Thanks for the clarification. I went and re-read the entire article to make sure that it reflects an accurate meaning and it does. It says there might be costs involved somewhere while using WordPress, and there is. We never implied that you have to pay for WordPress. If you read the whole article, then you will see under the section Costs of using WordPress, it says “WordPress as a software is free for you to download and use. However, to use WordPress on the web, you will need WordPress Hosting.” << which costs money.

        • Ian Dunn says:

          I think maybe the problem is just in the way that sentence was phrased.

          “WordPress is an open source software. It is free in the sense of freedom not in the sense of free beer.”

          I’m guessing you meant to say something like, “WordPress is an open source software, which means that it is free. ‘Free’ primarily refers to freedom to modify the software, as opposed to obtaining the software without payment, although it is also free in that sense.”

          But the way it was worded, it literally says that WordPress is not free-as-in-beer: “…not in the sense of free beer.”

          And that’s where the problem is. WordPress IS free-as-in-beer, in addition to being free-as-in-speech.

  14. Antonio Casella says:

    How refreshing to find a person actually replying. That’s certainly a plus. I also like the philosophy/ethics that appears to be behind the WordPress concept. Thanks, Syed, for posting the training video above. I’m about to launch into the blog/website, partly to promote my novels. I’ll start with the free package at first to see how it works out.

  15. Keller Coleman says:

    Great post, I love my WordPress site

  16. Igor P. says:

    It is great to know that such an open community like WordPress powers millions of sites and feeds thousands of professionals. According to the WP survey conducted in 2012, around 74% of respondents where making their living from WordPress. It is noble what this open source software can offer.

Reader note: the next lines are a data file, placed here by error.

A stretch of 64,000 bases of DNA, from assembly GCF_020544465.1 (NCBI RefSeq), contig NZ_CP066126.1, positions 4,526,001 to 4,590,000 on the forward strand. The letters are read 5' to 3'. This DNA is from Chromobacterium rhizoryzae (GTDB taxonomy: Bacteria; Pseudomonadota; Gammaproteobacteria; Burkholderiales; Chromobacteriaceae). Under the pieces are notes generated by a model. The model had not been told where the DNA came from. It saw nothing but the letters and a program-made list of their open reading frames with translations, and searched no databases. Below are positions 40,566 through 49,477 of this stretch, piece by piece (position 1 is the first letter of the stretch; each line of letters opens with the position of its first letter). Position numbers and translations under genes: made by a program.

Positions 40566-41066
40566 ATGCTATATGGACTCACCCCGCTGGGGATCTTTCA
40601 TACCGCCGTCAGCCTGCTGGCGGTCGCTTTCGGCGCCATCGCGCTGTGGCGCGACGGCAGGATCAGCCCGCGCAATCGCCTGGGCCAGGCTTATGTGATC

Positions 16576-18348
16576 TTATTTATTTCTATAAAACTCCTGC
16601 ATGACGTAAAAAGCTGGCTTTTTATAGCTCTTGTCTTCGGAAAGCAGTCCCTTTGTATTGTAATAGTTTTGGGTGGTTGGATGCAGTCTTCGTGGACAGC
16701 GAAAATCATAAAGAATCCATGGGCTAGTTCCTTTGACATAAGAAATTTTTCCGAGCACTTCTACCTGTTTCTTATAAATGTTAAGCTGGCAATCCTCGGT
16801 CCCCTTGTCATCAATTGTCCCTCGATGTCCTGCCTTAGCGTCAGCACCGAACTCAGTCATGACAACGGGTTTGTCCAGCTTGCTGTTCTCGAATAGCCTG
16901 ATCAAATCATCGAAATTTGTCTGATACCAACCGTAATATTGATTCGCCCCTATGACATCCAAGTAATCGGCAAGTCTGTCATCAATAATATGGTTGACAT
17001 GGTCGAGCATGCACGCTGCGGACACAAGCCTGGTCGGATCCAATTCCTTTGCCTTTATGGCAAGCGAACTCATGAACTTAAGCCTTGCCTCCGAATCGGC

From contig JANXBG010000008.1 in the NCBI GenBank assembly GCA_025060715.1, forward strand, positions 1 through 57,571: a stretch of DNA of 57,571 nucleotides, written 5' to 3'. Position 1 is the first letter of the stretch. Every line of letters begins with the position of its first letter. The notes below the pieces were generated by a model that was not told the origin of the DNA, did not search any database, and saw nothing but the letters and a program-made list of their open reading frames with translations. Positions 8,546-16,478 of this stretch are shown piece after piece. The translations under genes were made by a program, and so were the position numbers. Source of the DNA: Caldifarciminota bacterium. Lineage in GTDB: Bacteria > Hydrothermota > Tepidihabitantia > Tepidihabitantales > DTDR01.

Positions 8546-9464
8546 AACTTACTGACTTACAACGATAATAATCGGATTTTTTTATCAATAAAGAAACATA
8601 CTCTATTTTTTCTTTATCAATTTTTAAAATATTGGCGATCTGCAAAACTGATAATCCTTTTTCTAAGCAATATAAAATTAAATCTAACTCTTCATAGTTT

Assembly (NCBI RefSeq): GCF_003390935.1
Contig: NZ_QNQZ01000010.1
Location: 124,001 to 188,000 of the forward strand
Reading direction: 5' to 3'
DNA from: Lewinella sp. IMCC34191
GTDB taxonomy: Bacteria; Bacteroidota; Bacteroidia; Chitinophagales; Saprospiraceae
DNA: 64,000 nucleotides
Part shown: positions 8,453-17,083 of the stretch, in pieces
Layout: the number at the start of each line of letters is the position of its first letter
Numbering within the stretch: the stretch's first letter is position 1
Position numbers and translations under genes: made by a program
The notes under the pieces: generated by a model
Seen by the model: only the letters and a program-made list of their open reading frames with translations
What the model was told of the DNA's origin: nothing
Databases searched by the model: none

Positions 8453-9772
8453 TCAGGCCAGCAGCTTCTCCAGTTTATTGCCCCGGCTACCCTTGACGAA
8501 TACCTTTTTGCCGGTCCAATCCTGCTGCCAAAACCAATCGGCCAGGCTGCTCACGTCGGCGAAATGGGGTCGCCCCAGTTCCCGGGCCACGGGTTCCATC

17. Caspar Hübinger says:

    This article gives a great overview on the monetary costs to run a WordPress site and on why and how WordPress as a software can be used free of charge.

    There is, however, a “hidden” cost implied in running a WordPress powered site successfully, and that would be the gaining of knowledge (resp. the time and energy required to gain knowledge).

    As with all great tools, WordPress won’t do the magic for you alone. You will have to learn how to use it right. Which themes and plugins are safe to use and abide the WordPress Coding Standards, so they won’t mess up your installation? How to test new plugins to make sure they behave well? (Ever tried WP_DEBUG true in a test environment?) How to backup your site and restore it from a backup if something went wrong.

    All of that could be named a cost, too, because in order to succeed you will either have to do it yourself, or hire an expert (or service) to do it for you.

    • Editorial Staff says:

      Caspar, you are correct. Time is very valuable, and you can/should put a dollar value on it. Despite the learning curve, anyone with dedication and motivation can totally accomplish what they need to do without spending $$$ on someone. There are sites like WPBeginner here to help. There are tons of amazing folks in the forums who are answering questions on a regular basis. WordPress StackExchange also has a great community.

      Rest assured, experience is one of those things that you cannot buy. Gotta play the game like the rest of us.

  18. Paul says:

    Excellent post. This should be required reading for anyone who is considering or has already started a blog or site. The question about why wp is free was always in the back of my thoughts? Now I know.

    • Editorial Staff says:

      Thanks Paul. Glad this article was able to help. It is making the rounds in social media. Share it with your audience and spread the knowledge :)

  19. Austin Gunter says:

    Great post. I get a lot of questions from larger companies who are using WordPress for their sites, and still more who are doing research into whether they should be using WordPress or another CMS. Having this post as a resource will help answer their questions :-)

  20. Imran Hunzai says:

    Hala GPL! Hala WordPress!

  21. Haseeb Ahmad Ayazi says:

    These were also in my mind. Thanks to Syed Balkhi for this great information